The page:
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From scholarly monographs to papal homilies, Joseph Ratzinger has insisted consistently over decades that Christianity is not a set of ideas to believe or, even less, moral laws to follow. Rather, Christianity is about a person and our encounter with that person. In The Word Made Love, Christopher Collins identifies in the structure of Ratzinger's thought the presentation of God as one who speaks and who ultimately speaks Himself in the person of Jesus Christ. Humanity's posture before God is one of hearing and responding. For Ratzinger, then, dialogue is the basic structure of al reality, and the Christian Vision articulates the radical transformation that happens when we enter into this divine dialogue. Collins argues that this dialogical, communicative structure is a distinctive aspect of Ratzinger's thought and a unique contribution to the renewal of theology in our day.
In Behold the Pierced One, Joseph Ratzinger recounts how the composition of a 1981 paper on the Sacred Heart of Jesus had led him to "consider Christology more from the aspect of its spiritual appropriation" than he had done previously. Upon realizing that this same year was the 1300th anniversary of the Third Council of Constantinople, he decided to study the pronouncements of this Council, and came to believe "that the achievement of a spiritual Christology had also been the Council's ultimate goal." Ratzinger's conclusion in attempting to define a spiritual Christology was that "the whole of Christology--our speaking of Christ--is nothing other than the interpretation of his prayer: the entire person of Jesus is contained in his prayer." The spiritual Christology subsequently developed by Ratzinger is one of communio. Indeed, it is one of theosis. Through a personal and ecclesial participation in the prayer of Jesus, exercised in purity of heart, and consummated in the eucharistic celebration, one comes into communion with Jesus Christ and all the members of his Body, so that eventually one can say truly, "It is no longer I who live, but Christ who lives in me" (Gal 2:20).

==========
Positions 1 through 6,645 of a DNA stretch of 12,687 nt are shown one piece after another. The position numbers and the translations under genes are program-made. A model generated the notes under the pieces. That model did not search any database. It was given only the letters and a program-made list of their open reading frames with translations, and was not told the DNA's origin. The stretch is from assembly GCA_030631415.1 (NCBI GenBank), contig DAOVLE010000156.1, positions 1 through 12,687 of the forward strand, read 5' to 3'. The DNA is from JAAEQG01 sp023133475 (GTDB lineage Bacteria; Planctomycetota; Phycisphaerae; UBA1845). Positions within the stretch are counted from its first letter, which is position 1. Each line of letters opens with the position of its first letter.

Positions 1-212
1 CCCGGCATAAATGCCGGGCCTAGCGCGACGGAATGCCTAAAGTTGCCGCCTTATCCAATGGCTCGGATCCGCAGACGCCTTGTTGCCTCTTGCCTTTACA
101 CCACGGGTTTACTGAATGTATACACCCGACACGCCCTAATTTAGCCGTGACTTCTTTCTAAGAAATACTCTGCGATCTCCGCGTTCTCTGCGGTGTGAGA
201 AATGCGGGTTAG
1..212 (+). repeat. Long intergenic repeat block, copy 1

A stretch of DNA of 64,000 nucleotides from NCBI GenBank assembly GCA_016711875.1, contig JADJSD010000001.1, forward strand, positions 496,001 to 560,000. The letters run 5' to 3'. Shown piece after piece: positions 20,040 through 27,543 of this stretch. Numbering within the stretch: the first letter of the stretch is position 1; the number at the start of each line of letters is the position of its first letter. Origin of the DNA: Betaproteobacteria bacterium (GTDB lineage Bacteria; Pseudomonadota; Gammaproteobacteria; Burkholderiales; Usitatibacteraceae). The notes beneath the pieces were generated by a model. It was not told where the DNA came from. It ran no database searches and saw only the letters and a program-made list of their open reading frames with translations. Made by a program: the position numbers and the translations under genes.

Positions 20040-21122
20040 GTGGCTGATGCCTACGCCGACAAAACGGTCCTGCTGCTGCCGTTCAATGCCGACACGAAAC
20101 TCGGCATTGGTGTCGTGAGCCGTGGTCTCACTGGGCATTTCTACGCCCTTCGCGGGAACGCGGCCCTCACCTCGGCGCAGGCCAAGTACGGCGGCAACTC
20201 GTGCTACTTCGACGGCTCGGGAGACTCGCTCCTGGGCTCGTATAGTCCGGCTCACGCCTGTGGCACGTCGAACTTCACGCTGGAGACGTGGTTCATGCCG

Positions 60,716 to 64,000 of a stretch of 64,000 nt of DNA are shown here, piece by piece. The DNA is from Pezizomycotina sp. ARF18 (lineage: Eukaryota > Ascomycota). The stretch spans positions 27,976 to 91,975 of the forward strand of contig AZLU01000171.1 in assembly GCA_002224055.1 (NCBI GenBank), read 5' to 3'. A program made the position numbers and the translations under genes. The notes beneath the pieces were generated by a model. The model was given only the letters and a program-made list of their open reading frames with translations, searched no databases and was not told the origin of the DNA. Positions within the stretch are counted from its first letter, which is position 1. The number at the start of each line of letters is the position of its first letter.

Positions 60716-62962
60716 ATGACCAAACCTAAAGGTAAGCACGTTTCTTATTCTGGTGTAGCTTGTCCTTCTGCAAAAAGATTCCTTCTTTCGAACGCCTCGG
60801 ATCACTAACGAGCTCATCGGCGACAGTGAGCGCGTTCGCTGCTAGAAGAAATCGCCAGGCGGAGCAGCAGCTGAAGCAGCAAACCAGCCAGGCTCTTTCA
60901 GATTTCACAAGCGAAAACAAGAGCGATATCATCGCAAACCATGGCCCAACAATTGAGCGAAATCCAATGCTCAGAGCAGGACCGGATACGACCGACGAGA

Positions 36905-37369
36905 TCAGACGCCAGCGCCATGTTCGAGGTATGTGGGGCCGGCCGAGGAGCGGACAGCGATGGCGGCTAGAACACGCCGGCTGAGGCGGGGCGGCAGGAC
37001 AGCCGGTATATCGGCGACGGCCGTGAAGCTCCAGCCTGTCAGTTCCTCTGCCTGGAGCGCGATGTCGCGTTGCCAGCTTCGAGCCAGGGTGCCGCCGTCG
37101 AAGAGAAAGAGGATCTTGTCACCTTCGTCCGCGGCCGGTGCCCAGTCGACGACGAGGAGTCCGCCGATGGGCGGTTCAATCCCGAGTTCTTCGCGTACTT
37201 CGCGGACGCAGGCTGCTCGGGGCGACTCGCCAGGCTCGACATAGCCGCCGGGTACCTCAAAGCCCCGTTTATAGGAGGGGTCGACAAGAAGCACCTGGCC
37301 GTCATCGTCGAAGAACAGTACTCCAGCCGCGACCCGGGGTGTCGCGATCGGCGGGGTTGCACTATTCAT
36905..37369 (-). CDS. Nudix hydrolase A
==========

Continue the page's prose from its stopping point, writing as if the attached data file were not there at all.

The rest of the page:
The Resurrection of Jesus is at the very root of Christian faith; without belief in Jesus Christianity dies. In this thought-provoking work, Matthew Levering defends the credibility of the claim that Jesus rose from the dead. Drawing on the work of N. T. Wright, Levering shows that the historical evidence vindicates this assumption, and reveals that the Gospels were backed by eyewitnesses who were living and telling their stories even during the time of the writing of the Gospels. The author also emphasises the importance of evaluating the Old Testament to validate Jesus' Resurrection. By highlighting the desire—both in the ancient world and now—to make the Resurrection more comprehensible by spiritualizing it, Levering argues that the fact that the disciples themselves did not do this provides a further clue to reliability. Finally, the author addresses the question of why Jesus does not continue to show himself in his glorified flesh after his resurrection, which is often seen as a strong case for scepticism. However, he shows that Jesus' entire mission is predicated upon helping us to avoid cleaving to the present world over God. He is leading us to where he is—the kingdom of God, the beginning of the new creation at the Father's right hand. By developing these arguments for the historical reality of Jesus' Resurrection, this ground-breaking study expertly draws together historical and theological reasons for believing that Jesus' Resurrection happened.